‘I can’t say’: Education Sec. DeVos scores an ‘F’ when asked about her state’s schools
Trump's Secretary of Education was quizzed about school performance in the US, in an interview with Lesley Stahl on the CBS 60 Minutes program on Sunday. But, when tested about her own state, the math didn’t add up.
DeVos was questioned in relation to her charter school program, which she touts as a favourable alternative to traditional public schools. Charter schools are privately run but publicly funded.
Asked whether public schools in Michigan have improved, DeVos flailed. “I don't know. Overall, I-- I can't say overall that they have all gotten better.” she said.
Reading standards in Michigan schools have declined rapidly in the past three years, according to a report published last week by Education Trust-Midwest, a non-partisan research and advocacy organization. It reveals that over half of third-grade students did not pass the reading test on Michigan’s state assessment in 2017.
DeVos disclosed that she has not “intentionally” visited schools which are underperforming. Stahl suggested she should, to which DeVos responded, "Maybe I should. Yes"
Twitter users were swift to rebuke the controversial billionaire Secretary from Michigan.
However others were less than impressed with Stahl’s interview style.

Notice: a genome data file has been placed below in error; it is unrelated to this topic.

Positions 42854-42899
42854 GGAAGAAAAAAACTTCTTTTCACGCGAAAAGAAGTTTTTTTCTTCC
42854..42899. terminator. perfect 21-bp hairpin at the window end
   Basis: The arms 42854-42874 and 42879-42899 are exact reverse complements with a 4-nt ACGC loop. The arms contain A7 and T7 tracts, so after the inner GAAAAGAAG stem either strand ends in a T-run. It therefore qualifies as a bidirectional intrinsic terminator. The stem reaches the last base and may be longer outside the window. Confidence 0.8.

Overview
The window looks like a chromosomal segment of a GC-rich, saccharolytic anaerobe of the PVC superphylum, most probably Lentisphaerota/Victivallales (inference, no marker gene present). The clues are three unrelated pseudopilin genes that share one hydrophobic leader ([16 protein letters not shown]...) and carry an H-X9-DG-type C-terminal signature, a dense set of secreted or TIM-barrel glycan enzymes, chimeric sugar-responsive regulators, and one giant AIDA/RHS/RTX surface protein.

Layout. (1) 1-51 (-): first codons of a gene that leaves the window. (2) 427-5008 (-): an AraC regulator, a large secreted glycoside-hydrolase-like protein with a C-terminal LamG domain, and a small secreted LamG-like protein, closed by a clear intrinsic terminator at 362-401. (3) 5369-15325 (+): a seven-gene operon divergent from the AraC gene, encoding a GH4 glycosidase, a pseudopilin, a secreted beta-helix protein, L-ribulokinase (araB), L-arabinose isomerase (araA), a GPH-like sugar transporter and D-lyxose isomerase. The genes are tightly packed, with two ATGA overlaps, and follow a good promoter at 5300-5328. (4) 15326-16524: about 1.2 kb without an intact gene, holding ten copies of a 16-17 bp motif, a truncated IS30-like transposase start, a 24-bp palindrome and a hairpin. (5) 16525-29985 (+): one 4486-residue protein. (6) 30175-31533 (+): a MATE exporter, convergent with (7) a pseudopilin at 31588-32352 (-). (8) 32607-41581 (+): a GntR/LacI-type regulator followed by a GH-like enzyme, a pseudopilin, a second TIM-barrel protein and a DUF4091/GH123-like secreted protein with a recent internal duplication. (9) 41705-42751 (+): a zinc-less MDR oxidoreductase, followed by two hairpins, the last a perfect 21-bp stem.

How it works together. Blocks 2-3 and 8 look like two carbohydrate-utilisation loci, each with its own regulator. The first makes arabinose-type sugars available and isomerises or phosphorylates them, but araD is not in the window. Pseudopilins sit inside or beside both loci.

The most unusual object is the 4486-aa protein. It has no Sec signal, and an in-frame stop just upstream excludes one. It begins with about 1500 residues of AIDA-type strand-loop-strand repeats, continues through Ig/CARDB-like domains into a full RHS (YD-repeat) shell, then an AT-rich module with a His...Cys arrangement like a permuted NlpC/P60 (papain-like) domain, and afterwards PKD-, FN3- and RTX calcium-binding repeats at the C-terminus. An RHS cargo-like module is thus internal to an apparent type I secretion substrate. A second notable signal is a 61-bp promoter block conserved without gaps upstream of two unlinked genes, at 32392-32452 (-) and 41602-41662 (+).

DeVos has earned praise from conservatives over her school choice agenda, which advocates the expansion of private, parochial and charter schools and a reduction in funds to public schools. Liberal critics say this drives public school standards down and promotes privatization. Around 90 percent of American children attend public schools.
DeVos has placed the expansion of school choice, or alternatives to public education in other words, at the core of her education policy platform. In President Donald Trump’s 2018 proposed budget, he called for $167 million for the Charter Schools Program and $250 million for a school voucher proposal. Meanwhile, federal education programmes face steep cuts.
In September 2017, DeVos revoked Obama-era rules outlining how universities should respond to sexual assault complaints on campus.
DeVos is one of the most divisive members of Trump’s cabinet. She had to be escorted away from a public school in the District of Columbia when protests outside escalated during her visit there last year.
In 2017 she narrowly scraped the votes in the Senate needed to confirm her position as Education Secretary, requiring a tie-breaking vote cast by vice president Mike Pence.
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